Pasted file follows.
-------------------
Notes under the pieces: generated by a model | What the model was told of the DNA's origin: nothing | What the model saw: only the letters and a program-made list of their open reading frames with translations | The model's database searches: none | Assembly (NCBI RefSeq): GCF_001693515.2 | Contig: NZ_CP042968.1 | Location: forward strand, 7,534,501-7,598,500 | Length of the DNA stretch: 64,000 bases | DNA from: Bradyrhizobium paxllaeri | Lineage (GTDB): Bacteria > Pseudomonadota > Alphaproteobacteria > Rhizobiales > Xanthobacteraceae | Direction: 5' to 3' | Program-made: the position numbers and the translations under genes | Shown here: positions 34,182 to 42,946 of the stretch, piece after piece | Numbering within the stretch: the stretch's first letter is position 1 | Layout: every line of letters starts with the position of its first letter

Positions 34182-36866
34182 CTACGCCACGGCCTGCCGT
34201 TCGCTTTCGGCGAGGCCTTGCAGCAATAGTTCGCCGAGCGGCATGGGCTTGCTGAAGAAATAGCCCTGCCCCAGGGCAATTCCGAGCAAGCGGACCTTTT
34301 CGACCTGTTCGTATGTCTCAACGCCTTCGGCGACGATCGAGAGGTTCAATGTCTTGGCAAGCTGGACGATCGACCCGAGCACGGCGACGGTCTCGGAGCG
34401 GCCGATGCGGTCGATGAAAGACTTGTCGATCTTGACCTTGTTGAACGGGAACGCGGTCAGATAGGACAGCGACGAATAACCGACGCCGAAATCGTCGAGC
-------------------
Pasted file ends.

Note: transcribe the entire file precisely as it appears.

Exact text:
Notes under the pieces: generated by a model | What the model was told of the DNA's origin: nothing | What the model saw: only the letters and a program-made list of their open reading frames with translations | The model's database searches: none | Assembly (NCBI RefSeq): GCF_001693515.2 | Contig: NZ_CP042968.1 | Location: forward strand, 7,534,501-7,598,500 | Length of the DNA stretch: 64,000 bases | DNA from: Bradyrhizobium paxllaeri | Lineage (GTDB): Bacteria > Pseudomonadota > Alphaproteobacteria > Rhizobiales > Xanthobacteraceae | Direction: 5' to 3' | Program-made: the position numbers and the translations under genes | Shown here: positions 34,182 to 42,946 of the stretch, piece after piece | Numbering within the stretch: the stretch's first letter is position 1 | Layout: every line of letters starts with the position of its first letter

Positions 34182-36866
34182 CTACGCCACGGCCTGCCGT
34201 TCGCTTTCGGCGAGGCCTTGCAGCAATAGTTCGCCGAGCGGCATGGGCTTGCTGAAGAAATAGCCCTGCCCCAGGGCAATTCCGAGCAAGCGGACCTTTT
34301 CGACCTGTTCGTATGTCTCAACGCCTTCGGCGACGATCGAGAGGTTCAATGTCTTGGCAAGCTGGACGATCGACCCGAGCACGGCGACGGTCTCGGAGCG
34401 GCCGATGCGGTCGATGAAAGACTTGTCGATCTTGACCTTGTTGAACGGGAACGCGGTCAGATAGGACAGCGACGAATAACCGACGCCGAAATCGTCGAGC